If the payment is not a lump sum cash payment at closing, the parties should consider some type of security arrangement to help insure deferred payments. Types of security arrangements might include personal guarantees from other shareholders or the corporation; mortgages or security interests in certain real estate or other corporate assets; pledge of the purchased stock; a bank standby letter of credit; life insurance on obligor individuals or key persons, collaterally assigned to the holder of the note; or a related corporation guarantee.

Corporate Redemptions

In an Entity Purchase Agreement, the corporation is a party to the agreement and is also the purchaser. The corporation pays the purchase price with after-tax dollars but can deduct interest payments as an ordinary business expense.

An Entity Purchase Agreement often can be conveniently funded with life insurance owned and paid for by the corporation insuring the lives of each of the shareholders subject to the agreement. The premiums are not deductible.

Alternatively, in the Cross Purchase Agreement, the other shareholder or shareholders are the purchasers of the stock of a selling shareholder. If there is more than one potential purchaser, the proportions each has the option to purchase, or is required to purchase, should be set out.

Purchasing shareholders acquire an income tax basis in the stock they purchase equal to the amount paid. If insurance is used, the purchasing shareholders should own the policies and should be the beneficiaries, so it is their money used to acquire the stock.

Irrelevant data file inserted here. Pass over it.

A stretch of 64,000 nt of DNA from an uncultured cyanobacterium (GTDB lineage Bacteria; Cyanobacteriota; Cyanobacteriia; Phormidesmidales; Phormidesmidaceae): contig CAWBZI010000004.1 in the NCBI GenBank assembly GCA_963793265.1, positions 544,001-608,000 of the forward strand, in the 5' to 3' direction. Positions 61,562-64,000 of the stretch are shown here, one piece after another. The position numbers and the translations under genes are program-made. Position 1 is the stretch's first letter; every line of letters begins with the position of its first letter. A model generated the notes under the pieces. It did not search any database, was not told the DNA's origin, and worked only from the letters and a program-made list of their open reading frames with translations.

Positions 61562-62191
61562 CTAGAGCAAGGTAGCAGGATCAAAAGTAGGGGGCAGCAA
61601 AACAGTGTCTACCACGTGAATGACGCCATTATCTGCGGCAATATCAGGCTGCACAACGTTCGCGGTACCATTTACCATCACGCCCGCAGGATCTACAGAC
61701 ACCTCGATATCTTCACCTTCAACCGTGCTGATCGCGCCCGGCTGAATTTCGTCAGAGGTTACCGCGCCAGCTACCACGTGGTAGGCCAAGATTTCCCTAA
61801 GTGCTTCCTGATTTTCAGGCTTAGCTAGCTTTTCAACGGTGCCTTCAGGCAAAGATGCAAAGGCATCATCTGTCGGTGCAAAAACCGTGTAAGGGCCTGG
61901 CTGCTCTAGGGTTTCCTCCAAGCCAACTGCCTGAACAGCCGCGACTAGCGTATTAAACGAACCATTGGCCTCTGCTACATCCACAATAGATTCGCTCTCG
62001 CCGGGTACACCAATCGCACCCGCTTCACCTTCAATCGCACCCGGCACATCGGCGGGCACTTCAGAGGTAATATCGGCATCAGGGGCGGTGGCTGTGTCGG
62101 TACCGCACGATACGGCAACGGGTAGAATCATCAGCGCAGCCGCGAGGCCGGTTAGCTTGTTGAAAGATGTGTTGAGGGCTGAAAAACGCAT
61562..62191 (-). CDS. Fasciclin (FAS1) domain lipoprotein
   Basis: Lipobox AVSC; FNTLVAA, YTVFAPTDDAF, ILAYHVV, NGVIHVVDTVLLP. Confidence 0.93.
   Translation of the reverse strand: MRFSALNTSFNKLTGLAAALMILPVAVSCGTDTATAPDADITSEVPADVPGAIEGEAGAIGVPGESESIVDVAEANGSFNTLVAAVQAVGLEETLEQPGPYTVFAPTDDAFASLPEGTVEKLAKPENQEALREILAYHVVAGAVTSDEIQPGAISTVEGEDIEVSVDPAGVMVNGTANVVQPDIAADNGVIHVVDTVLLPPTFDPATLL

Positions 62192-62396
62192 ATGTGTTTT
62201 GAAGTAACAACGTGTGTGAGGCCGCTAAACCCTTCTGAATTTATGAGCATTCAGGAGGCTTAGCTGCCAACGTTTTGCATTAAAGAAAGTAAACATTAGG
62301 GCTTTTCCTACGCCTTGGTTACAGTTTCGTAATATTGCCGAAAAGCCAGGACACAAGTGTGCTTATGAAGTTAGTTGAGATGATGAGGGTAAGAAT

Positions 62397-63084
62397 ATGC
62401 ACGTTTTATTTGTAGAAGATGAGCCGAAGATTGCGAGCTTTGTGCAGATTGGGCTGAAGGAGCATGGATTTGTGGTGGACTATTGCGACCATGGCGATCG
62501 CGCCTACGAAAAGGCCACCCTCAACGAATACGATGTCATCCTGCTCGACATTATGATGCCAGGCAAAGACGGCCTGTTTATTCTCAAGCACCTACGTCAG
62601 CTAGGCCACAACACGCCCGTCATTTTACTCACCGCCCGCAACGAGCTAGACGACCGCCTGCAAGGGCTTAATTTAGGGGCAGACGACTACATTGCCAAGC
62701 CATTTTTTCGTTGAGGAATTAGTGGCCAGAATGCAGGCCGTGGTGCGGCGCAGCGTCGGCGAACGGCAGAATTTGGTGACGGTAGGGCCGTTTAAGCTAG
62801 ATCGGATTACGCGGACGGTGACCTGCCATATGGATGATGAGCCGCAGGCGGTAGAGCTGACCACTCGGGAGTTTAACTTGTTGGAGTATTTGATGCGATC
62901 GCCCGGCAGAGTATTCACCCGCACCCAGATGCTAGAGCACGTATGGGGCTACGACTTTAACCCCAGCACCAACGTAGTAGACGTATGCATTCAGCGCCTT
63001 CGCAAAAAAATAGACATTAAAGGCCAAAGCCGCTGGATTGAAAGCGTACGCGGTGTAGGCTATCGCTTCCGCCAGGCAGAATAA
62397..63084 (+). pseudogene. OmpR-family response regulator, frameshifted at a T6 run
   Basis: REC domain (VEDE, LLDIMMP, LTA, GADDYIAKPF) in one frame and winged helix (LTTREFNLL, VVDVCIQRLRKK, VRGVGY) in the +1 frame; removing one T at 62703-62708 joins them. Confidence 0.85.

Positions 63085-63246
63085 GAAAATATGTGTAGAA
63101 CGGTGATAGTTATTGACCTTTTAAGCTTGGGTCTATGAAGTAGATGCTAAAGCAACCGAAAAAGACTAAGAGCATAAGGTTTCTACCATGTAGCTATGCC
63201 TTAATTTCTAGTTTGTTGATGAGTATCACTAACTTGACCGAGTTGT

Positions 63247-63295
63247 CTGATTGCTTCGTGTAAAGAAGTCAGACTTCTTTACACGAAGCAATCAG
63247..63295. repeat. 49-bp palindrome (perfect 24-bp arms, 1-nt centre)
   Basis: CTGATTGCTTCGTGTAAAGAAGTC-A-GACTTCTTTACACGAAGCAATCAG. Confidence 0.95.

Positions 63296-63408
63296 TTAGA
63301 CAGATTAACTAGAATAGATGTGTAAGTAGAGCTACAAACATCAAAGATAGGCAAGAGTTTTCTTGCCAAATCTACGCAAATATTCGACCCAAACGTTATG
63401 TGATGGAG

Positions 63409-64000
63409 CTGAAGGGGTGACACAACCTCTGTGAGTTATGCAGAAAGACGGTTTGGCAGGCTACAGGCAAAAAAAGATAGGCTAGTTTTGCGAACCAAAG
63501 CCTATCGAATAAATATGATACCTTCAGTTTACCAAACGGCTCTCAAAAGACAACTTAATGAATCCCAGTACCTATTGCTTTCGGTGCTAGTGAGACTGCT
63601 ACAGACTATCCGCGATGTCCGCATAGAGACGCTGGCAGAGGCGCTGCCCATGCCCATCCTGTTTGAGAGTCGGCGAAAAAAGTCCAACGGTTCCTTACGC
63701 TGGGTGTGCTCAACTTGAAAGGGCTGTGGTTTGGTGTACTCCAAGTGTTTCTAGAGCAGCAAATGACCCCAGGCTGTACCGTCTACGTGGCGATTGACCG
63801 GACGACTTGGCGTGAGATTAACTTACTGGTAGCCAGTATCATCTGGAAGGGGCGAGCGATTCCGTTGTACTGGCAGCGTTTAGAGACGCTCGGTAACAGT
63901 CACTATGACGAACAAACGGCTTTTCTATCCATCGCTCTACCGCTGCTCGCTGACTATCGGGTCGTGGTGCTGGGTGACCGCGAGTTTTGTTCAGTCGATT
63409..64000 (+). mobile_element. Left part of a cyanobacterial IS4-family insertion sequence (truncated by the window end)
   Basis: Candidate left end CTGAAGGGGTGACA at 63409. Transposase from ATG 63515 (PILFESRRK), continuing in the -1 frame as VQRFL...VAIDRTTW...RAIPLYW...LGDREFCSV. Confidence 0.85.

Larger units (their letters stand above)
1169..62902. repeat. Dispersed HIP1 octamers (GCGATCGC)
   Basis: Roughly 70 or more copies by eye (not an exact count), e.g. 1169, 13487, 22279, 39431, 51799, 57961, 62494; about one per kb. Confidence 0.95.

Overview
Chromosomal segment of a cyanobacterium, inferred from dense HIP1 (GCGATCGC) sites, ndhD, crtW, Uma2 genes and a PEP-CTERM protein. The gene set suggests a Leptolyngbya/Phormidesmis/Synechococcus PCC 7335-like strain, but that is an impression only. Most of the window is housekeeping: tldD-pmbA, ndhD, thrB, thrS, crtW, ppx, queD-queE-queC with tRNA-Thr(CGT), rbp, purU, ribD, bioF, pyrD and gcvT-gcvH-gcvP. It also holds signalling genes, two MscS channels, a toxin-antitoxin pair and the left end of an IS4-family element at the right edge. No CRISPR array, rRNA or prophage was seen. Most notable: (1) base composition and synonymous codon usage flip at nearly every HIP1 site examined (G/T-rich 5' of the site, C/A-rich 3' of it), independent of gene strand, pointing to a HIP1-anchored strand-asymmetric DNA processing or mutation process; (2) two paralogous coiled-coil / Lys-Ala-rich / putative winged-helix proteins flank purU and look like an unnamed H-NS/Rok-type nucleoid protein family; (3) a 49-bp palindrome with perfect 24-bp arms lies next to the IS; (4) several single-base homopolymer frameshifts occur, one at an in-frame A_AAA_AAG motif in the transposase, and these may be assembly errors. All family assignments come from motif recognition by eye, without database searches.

A Cross Purchase Agreement avoids concern over whether the corporation will have sufficient surplus to redeem stock. If there are more than two or three shareholders, however, the Cross Purchase Agreement can become unwieldy and may require a large number of life insurance policies. Each shareholder must own a life insurance policy on each other shareholder, and the shareholders pay the premiums individually. Premium payments may be inequitable if there is a large disparity in the percentage ownership of the stock, or in the ages of the parties. Awkwardness also arises from the fact that the estate of a deceased shareholder (or a departed shareholder in the case of a lifetime sale) will own life insurance policies on all of the surviving or remaining shareholders. A method should be included to require (or permit) the surviving or remaining shareholders to purchase the insurance then held by the estate or ex-shareholder.


A successful buy-sell agreement must resolve many difficult tax and planning issues, while simultaneously addressing business management and succession concerns.